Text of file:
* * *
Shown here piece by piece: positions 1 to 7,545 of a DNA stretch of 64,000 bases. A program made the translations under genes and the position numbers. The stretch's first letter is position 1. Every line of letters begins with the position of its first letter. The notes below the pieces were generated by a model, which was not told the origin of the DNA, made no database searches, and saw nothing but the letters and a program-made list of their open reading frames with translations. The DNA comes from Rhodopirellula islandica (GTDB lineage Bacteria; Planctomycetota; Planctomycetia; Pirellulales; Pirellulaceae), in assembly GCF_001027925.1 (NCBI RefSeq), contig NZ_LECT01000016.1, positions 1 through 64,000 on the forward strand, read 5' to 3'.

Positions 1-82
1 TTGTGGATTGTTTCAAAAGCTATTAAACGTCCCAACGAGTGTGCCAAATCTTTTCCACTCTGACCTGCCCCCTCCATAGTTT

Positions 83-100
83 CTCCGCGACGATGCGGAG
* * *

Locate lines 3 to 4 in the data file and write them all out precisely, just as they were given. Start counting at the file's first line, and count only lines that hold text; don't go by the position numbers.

1 TTGTGGATTGTTTCAAAAGCTATTAAACGTCCCAACGAGTGTGCCAAATCTTTTCCACTCTGACCTGCCCCCTCCATAGTTT

Positions 83-100